Carmelo Anthony should be a lock for the Hall of Fame
Even before the Portland Trail Blazers saved his NBA career by signing him when no one else wanted to, Carmelo Anthony was always going to be a first-ballot Hall of Famer despite his lack of postseason success.
Since entering the NBA in 2003 with the Denver Nuggets, Anthony has been one of the more polarizing players in the league due to his style of play. He was famously called the last American ball hog by ESPN’s Kirk Goldberry since he’s more often than not going to shoot a jumper when he gets the ball in the post.
While Anthony has never been the most efficient scorer, he has scored enough baskets to warrant first-ballot Hall of Fame honors. There’s also the fact that Anthony won an NCAA championship at Syracuse and he’s arguably the most decorated Olympian of all time when it comes to USA Basketball.
So no matter what some of the analytics may say, Anthony has established himself as one of the best scorers in NBA history. He has the awards and recognition from his peers to show for it.
With the Nuggets, New York Knicks, Oklahoma City Thunder, Houston Rockets and Blazers, Anthony has compiled averages of 23.6 points, 6.5 rebounds and 2.9 assists in the regular season. He has made 10 All-Star teams, six All-NBA squads and was the 2013 scoring champion. Anthony averaged 28.7 points per game that season for the Knicks. He also came third in MVP voting behind LeBron James and Kevin Durant.
Both Durant and the late Kobe Bryant said Anthony is one of the toughest, if not the toughest, players to guard. Here’s what Bryant had to say about Anthony back in 2012:
“For me, yeah (he’s the toughest to guard),” Kobe Bryant told Stephen A. Smith about Carmelo Anthony. “He’s always been a player that I enjoyed guarding the most. He was the most difficult because of his size and his speed.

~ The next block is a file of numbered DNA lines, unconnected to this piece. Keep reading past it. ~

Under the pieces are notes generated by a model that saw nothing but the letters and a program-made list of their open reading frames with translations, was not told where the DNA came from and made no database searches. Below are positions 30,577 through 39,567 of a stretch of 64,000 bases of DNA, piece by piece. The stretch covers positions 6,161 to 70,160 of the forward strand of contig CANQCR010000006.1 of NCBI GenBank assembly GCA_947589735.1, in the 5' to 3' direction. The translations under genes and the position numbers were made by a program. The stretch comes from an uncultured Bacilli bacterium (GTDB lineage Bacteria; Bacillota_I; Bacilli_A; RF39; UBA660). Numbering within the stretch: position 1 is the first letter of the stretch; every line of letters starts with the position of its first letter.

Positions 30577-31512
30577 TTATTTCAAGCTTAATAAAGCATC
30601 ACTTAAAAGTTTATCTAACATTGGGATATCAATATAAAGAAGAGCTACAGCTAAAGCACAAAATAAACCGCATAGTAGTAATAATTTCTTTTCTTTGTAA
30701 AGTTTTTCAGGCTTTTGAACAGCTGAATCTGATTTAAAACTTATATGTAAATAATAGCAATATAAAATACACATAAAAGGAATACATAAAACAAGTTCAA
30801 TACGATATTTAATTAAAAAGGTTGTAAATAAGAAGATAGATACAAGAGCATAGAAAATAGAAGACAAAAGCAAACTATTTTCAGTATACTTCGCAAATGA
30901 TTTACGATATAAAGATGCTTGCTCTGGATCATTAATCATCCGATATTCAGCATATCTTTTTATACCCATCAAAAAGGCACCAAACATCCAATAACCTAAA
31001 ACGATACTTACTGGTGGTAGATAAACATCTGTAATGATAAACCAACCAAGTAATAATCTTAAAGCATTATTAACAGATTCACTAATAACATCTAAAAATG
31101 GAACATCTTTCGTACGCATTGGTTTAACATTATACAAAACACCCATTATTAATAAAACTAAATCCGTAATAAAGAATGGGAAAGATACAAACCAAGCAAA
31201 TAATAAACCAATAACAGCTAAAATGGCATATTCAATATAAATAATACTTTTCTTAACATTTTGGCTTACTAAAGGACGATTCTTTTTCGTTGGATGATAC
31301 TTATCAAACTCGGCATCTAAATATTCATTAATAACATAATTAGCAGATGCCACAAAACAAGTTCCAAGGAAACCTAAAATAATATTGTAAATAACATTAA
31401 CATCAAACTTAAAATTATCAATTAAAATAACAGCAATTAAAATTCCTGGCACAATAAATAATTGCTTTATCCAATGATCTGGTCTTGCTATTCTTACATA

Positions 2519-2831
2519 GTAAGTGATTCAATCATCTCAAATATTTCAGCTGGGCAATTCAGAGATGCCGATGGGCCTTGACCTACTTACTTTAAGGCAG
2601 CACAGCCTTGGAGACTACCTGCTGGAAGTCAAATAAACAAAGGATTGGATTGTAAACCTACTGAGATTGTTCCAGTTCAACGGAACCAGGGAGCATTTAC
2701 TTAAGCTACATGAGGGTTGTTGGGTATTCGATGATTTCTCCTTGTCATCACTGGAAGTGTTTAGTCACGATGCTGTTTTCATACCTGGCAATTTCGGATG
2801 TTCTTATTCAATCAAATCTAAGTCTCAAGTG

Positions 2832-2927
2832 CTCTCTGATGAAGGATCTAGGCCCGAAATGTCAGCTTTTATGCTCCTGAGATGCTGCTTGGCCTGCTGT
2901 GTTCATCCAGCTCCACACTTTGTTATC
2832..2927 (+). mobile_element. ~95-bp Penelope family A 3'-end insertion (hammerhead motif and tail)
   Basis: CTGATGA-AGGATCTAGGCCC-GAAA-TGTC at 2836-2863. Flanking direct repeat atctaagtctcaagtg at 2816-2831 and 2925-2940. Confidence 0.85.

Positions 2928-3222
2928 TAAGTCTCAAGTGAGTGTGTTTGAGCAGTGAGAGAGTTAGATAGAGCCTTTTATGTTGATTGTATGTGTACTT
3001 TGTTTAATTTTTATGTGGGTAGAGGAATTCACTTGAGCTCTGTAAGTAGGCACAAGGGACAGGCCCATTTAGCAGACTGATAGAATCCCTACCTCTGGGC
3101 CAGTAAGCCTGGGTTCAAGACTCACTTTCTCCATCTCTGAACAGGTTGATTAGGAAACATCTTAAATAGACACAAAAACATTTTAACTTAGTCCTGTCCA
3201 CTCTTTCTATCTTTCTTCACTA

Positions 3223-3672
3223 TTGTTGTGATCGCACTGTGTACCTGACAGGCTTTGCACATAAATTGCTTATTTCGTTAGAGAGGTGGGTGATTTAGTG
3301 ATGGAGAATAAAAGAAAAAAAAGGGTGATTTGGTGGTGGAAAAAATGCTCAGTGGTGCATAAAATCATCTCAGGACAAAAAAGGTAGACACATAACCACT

“Melo does it all and he’s as strong as a bull. For me, I weigh [180 pounds] soaking wet. Going up against that bull, man, it’s fun but it’s extremely challenging.”
It’s a shame that the back half of Melo’s career has mostly been filled with disappointment. Anthony’s run with the Knicks from 2011 to 2017 was supposed to be filled with championships. Instead, the Knicks only made the playoffs three times during the Anthony era.
The end of Anthony’s stint with New York was a disaster, and it finally ended in the summer of 2017 when he was traded to the Thunder. It got so bad in New York that Melo was getting booed at home games and Phil Jackson was ripping his star player through the media with the help of Charley Rosen.
Anthony made $26.2 million in his one year with the Thunder. His salary was just about the only good thing that happened in OKC for the former superstar. Anthony put up 16.2 points per game in the regular season as the third option behind Russell Westbrook and Paul George. The Thunder not only lost in the first round of the 2018 playoffs to the Utah Jazz, but Anthony was arguably the worst player in the series and OKC was actually better with Melo on the bench.
The Thunder wound up moving on from Anthony after just one year, trading him to the Atlanta Hawks in the offseason of 2018. That allowed Anthony to join Chris Paul and James Harden in Houston, but boy was that even more of a disaster than the end of Anthony’s Knicks run.
Anthony played only 10 games with the Rockets. He was exiled from the team for months before the Rockets finally traded him to the Chicago Bulls.
Chicago waived Anthony and suddenly he was out of a job. Pundits thought his Hall of Fame chances were decreasing every day he didn’t get signed, but that wasn’t the case at all.
Carmelo Anthony had filled up the box scores enough to get into the Hall of Fame before the Blazers signed him, and he’s adding even more stats to his already impressive résumé. Melo is looking rejuvenated in Portland and proving he still has something left in the tank, even after it looked like his career may be over.
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